Pore-scale simulation of flow of CO2 and brine in reconstructed and actual 3D rock cores

Pejman Tahmasebi, Muhammad Sahimi, Amir H. Kohanpur, Albert Valocchi

Research output: Contribution to journalArticlepeer-review

Abstract

Sequestration of CO2 in deep underground saline formations is currently under study as a practical approach for reducing emissions of CO2 from power plants into the atmosphere, thereby helping to mitigate problems of climate change and global warming. Such formations are required to be overlain by an impermeable formation in order to prevent CO2 from leakage and migration, while also having sufficient permeability to allow injection without excessive pressure build up. Thus, any potential sequestration site should be extensively characterized to assess its properties for tight and permanent isolation of CO2. Achieving this goal is difficult without considering the heterogeneity and variability of the formations. Thus, a considerable number of samples covering the range of variability must be studied; pore morphology and connectivity in these samples are assessed using three-dimensional (3D) imaging techniques, which can be very costly and time consuming. As an alternative, one can use 2D images, which are widely available, as the input data to stochastically reconstruct realizations of the porous formation. To this end, we present a method by which one generates an ensemble of 3D realizations using one or very few 2D images by an iterative multiscale approach. The method first generates an initial 3D model and then progressively improves it by removing artifacts and refining the spatial connectivities. Thus, various possible realizations of the connectivity of the pore space can be modeled without much experimentation with actual 3D samples. These realizations can then be used in pore network or lattice Boltzmann simulation of CO2-brine flow processes. The method is utilized to reconstruct realizations of the Mt. Simon sandstone, the target reservoir for a pilot CO2 sequestration project conducted by the Illinois State Geological Survey, for which there is a large data base of rock core and 3D structure. Then, the flow behavior of a CO2-brine system is simulated in the reconstructed realizations. Quantitative comparisons for the multiple-point connectivity function, single-phase permeability, capillary-pressure-saturation functions, two-phase relative permeabilities, and the statistical properties of the pore network extracted from the data are presented. Good agreement is found in all the cases between the computed results for the reconstructed models and those of the actual sample.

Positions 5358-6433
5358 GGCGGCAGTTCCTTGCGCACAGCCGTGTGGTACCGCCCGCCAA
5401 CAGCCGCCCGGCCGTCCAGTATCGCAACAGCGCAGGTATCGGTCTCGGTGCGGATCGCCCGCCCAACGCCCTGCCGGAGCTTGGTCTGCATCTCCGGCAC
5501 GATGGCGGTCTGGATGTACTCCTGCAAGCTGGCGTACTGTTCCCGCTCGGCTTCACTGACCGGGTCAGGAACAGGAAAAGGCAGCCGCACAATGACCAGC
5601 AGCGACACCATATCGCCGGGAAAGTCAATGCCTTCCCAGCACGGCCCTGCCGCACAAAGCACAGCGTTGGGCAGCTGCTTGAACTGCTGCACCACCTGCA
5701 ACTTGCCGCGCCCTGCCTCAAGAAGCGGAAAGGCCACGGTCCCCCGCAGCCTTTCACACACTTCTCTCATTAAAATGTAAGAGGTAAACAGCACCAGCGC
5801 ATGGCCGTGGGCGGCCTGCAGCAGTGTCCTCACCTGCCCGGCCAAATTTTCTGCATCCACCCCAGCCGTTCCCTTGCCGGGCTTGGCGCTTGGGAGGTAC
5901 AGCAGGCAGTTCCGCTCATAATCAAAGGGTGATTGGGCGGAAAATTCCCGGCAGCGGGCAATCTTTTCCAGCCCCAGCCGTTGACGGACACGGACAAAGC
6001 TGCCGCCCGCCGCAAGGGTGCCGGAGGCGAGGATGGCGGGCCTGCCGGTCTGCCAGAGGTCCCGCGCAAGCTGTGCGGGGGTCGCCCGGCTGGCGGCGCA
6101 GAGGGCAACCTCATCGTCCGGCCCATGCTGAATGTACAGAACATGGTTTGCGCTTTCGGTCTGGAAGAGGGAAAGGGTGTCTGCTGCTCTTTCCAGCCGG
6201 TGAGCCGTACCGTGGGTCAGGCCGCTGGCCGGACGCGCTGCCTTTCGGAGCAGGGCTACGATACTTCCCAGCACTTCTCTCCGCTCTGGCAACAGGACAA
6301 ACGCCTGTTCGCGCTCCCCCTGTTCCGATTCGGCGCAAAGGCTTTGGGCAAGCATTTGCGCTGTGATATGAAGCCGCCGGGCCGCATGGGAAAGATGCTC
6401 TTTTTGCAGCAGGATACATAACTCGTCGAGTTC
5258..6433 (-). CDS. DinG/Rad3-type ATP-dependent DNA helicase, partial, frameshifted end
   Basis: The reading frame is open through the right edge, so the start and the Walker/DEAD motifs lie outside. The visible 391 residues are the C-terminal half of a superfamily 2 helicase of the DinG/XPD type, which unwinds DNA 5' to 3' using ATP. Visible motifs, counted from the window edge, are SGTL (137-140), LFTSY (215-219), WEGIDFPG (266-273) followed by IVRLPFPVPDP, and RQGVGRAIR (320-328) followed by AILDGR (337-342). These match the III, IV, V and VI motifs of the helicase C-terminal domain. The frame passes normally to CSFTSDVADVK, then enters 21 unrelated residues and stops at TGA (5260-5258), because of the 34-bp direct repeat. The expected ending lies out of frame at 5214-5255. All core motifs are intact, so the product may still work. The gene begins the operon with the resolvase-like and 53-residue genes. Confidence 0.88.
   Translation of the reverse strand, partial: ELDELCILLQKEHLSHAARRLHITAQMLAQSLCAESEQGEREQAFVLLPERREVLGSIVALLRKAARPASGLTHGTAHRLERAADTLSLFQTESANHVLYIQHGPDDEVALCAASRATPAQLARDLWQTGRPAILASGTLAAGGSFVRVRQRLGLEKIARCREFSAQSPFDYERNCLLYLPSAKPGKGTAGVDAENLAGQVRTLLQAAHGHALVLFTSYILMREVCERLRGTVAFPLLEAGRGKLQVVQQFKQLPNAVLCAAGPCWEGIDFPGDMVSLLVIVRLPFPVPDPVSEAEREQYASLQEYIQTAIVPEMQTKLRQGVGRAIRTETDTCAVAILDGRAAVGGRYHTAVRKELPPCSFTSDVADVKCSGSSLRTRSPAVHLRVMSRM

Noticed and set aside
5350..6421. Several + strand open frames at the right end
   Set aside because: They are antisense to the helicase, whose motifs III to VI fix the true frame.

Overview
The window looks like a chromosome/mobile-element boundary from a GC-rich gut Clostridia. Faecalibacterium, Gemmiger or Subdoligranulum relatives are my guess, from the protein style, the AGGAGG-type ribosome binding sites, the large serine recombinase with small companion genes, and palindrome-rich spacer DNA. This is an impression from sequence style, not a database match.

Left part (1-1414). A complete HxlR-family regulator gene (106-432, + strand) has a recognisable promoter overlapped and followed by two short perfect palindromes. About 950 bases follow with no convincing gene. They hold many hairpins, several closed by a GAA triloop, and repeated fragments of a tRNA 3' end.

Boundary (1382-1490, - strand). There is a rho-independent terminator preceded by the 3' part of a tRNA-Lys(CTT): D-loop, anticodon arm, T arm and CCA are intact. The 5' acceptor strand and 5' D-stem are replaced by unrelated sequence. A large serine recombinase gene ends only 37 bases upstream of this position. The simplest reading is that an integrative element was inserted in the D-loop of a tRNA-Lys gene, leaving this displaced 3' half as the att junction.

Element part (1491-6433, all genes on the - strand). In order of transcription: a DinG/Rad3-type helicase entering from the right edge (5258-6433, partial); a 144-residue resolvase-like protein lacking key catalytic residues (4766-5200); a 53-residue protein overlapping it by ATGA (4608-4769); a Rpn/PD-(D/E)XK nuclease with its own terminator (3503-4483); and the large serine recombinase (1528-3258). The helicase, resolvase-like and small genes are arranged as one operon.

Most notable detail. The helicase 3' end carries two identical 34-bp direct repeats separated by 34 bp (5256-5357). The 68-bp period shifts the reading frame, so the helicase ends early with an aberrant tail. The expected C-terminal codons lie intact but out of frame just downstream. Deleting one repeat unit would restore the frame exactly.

Original languageEnglish (US)
Pages (from-to)21-33
Number of pages13
JournalJournal of Petroleum Science and Engineering
Volume155
DOIs
StatePublished - 2017

Keywords

  • CO emission
  • Geological carbon storage
  • Relative permeability
  • Stochastic simulation

ASJC Scopus subject areas

  • Fuel Technology
  • Geotechnical Engineering and Engineering Geology

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